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Eelworms and How to Tackle Them

By: Dr Gareth Evans - Updated: 17 Aug 2012 | comments*Discuss
 
Eelworms And How To Tackle Them

Although some types of eelworms are beneficial, helping to control vine weevils by killing their soil-dwelling grubs, many other kinds are serious and persistent pests which affect a wide range of common garden plants. Unfortunately there is no effective pesticide available to the home gardener to deal with these small nematode worms; the only hope of control lies in good management, careful selection of the plant stock and ruthless eradication of infected material.

Plants Affected

Many herbaceous plants including Chrysanthemums and Weigela, vegetables such as onions, peas, beans, carrots and potatoes, cucumber, lettuce, tomato and other salad crops along with soft fruits – most especially strawberries – are prone to attack by various types of eelworms.

Leaf and Bud Eelworms

Mainly a problem of late summer or early autumn, the foliage of affected plants at first turns yellow, before eventually going dark brown as the nematodes within move along the larger veins in the leaves. Initially the attack is in relatively small patches, usually in the older, lower leaves but in time as the eelworms spread, the whole leaf is affected and the infestation passes up the stem, appearing in the newer leaves too. Some plants such as Buddleias show little leaf discolouration but produce severely undersized flowers as a result of eelworm attack.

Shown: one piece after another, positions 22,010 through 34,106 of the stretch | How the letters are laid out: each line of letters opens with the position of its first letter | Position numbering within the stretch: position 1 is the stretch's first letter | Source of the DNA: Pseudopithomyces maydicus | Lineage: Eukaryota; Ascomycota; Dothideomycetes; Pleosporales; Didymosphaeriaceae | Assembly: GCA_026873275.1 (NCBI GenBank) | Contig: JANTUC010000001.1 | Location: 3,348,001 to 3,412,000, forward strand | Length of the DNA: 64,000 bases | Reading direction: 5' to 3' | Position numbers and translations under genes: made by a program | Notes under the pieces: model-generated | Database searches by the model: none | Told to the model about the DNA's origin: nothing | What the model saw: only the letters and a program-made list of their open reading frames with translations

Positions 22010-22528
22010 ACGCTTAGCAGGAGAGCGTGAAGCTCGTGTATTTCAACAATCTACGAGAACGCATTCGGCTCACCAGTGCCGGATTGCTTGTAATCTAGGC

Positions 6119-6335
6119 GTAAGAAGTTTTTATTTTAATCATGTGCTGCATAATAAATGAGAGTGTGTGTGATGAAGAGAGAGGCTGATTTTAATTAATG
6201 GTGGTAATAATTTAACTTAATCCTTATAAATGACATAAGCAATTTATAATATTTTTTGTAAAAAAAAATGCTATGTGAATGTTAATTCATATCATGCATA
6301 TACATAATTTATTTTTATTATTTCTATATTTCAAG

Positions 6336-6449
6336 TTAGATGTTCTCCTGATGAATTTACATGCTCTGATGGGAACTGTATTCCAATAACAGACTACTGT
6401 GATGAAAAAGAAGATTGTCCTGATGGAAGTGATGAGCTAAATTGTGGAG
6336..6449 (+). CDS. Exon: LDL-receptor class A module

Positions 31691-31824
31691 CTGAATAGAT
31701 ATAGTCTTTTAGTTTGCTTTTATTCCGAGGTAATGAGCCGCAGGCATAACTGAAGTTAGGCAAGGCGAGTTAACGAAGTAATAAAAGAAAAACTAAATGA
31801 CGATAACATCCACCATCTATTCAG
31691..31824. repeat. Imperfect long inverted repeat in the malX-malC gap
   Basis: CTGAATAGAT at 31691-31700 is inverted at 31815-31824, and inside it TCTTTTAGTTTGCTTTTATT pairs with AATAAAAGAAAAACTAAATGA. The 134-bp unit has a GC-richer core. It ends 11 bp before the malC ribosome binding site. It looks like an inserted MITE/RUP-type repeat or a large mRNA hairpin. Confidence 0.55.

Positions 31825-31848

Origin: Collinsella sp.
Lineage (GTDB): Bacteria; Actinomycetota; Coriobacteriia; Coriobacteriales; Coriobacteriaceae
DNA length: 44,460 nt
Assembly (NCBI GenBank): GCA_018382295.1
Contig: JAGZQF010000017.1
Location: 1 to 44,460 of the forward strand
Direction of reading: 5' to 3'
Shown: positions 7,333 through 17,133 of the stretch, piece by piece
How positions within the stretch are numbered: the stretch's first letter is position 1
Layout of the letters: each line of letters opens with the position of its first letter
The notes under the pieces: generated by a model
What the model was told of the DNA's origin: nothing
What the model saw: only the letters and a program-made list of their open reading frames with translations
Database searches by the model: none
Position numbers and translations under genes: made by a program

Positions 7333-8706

The worms spread more rapidly when the foliage stays wet for long periods – so times of prolonged rains or heavy dews are particularly dangerous.

To help control these pests, susceptible plants should ideally be watered at the root rather than wetting the leaves and stems, to reduce the chance of any infestation spreading; badly affected plants need to be removed and burnt.

Potato Cyst Eelworms

These worms are principally a pest of tomatoes and potatoes. When attacked, the leaves behave as before, turning yellow then black, before the stem becomes affected and the whole plant undergoes an early die-back. Only small sized potatoes are produced and careful examination of the plant’s roots will reveal spherical 1mm cysts – the heavily swollen bodies of gravid females – each containing upwards of 500 eggs. Left alone, the cysts will eventually turn brown and the eggs within can remain viable for years, which makes re-infection almost inevitable.

Interestingly there is a bit of a North-South divide in cyst eelworms – with the white cyst eelworm (Globodera pallid) being the most commonly encountered species north of Yorkshire and Lancashire, with the related golden cyst eelworm (Globodera rostochiensis) predominating to the south.

Irrespective of type, control is the same – rotate potato and tomato growing around the garden to circumvent the danger of eggs building up in the soil – and avoid re-using the same space for as many growing season as you can to reduce the viability of any that do remain. A heavily infested soil may need six or seven potato-free years before you can safely replant it.

Burning the roots rather than adding them to the compost heap is another useful way to control eelworm numbers. There are also some potato cultivars which have natural resistance to cyst eelworms so if they are a particular problem in your garden or area, it may be worth investigating if any are suitable for your needs.

With such a persistent pest, controlling eelworms can sometimes seem a real uphill struggle and there’s no escaping the fact that it’s not an easy job. However, although you may never eradicate them entirely from your soil, with care you should be able to minimise the worst of their effect.

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